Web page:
Finding the money to start your small business, or grow it, can prove an intimidating challenge for aspiring small business owners.
by Reed Richardson

The money you need for your business doesn't grow on trees; it belongs to other people, and deciding whose money to ask for, under what terms, and persuading them to trust you with it is a huge task for any entrepreneur.

Most small business owners start with their local bank, hoping to get a business loan to fund their company. The Small Business Administration (SBA) notes that 80 percent of credit line lending and 50 percent of mortgage, vehicle, and equipment loans are provided by traditional business bank loans. Given that interest rates remain relatively low, by historical standards, such loans are still an attractive option for many small business owners. Obtaining a traditional business loan requires you to demonstrate in detail your business's ability to repay it, or to convince the banker that your startup's business plan is solid enough to survive the rough and tumble of the market. But if your business is still too young, or if you need a larger infusion of capital to get your business off the ground, you may find that a traditional business loan is either not available to you, or not large enough to meet your needs. Fortunately, there are a host of alternatives for you to consider.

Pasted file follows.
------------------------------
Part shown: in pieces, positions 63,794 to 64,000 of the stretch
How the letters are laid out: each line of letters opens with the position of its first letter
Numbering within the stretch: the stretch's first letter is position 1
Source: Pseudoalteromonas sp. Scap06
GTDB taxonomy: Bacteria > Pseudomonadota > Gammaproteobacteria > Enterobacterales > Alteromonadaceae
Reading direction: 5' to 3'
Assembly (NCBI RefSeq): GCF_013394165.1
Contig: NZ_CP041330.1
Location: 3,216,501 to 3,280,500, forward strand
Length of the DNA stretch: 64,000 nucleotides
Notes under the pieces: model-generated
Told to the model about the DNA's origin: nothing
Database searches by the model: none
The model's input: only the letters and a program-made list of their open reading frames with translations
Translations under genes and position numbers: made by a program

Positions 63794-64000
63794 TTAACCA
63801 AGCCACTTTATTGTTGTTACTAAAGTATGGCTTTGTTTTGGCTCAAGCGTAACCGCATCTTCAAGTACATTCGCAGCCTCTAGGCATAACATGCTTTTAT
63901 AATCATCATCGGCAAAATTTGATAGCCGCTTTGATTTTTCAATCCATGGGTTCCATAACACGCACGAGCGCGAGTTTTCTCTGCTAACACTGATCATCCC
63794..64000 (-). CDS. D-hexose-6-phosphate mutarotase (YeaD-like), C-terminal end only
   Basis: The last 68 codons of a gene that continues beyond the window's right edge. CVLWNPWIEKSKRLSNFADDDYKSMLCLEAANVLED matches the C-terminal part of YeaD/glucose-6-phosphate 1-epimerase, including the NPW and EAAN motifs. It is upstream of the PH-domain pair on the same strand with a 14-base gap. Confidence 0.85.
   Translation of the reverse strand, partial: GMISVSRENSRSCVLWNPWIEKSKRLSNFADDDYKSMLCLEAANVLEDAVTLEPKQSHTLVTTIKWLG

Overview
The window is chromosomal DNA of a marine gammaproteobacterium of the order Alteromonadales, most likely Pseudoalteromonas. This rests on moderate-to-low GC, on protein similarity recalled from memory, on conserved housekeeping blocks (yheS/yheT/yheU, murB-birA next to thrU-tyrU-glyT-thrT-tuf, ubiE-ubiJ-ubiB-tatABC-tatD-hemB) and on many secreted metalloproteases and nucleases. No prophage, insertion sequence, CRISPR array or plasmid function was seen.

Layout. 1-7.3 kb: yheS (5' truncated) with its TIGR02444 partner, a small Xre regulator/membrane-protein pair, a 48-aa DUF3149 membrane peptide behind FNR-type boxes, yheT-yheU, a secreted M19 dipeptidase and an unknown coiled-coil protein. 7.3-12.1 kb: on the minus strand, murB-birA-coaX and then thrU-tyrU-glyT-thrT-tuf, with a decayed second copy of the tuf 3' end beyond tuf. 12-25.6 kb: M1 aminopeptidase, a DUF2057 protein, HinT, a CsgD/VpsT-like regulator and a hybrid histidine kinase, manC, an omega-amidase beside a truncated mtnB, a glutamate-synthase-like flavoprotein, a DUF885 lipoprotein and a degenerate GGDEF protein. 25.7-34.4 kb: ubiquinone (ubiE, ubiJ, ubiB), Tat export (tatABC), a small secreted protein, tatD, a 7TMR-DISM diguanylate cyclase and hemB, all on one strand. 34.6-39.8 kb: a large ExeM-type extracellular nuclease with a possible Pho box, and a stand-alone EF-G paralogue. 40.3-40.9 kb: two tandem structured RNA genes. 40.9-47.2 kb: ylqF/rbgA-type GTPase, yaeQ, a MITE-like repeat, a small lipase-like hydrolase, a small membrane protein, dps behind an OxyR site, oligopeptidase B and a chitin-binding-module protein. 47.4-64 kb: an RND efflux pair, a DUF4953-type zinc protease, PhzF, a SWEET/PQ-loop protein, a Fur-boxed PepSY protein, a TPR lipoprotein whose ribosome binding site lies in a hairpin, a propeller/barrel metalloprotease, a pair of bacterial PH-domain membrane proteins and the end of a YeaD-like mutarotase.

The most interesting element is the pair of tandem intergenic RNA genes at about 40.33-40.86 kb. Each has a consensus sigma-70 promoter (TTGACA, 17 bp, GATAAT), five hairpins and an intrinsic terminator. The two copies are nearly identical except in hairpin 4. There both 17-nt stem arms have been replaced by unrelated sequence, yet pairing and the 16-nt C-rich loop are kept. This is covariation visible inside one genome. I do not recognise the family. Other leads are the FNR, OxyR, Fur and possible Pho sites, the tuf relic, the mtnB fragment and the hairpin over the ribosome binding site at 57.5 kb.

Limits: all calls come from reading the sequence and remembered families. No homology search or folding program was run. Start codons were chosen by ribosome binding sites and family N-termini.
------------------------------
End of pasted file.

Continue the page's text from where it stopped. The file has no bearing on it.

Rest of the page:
Personal Loans & Credit Cards
According to research conducted by William Bygrave at Babson College, 87 percent of small business entrepreneurs turn to family or friends for funds to launch their startups. But such financing can come with a heavy price. Failure to repay family members or friends can ruin those relationships, bringing an even higher emotional cost in the event your business runs into trouble. Worse may be the feeling of being "in their debt" every time you encounter them.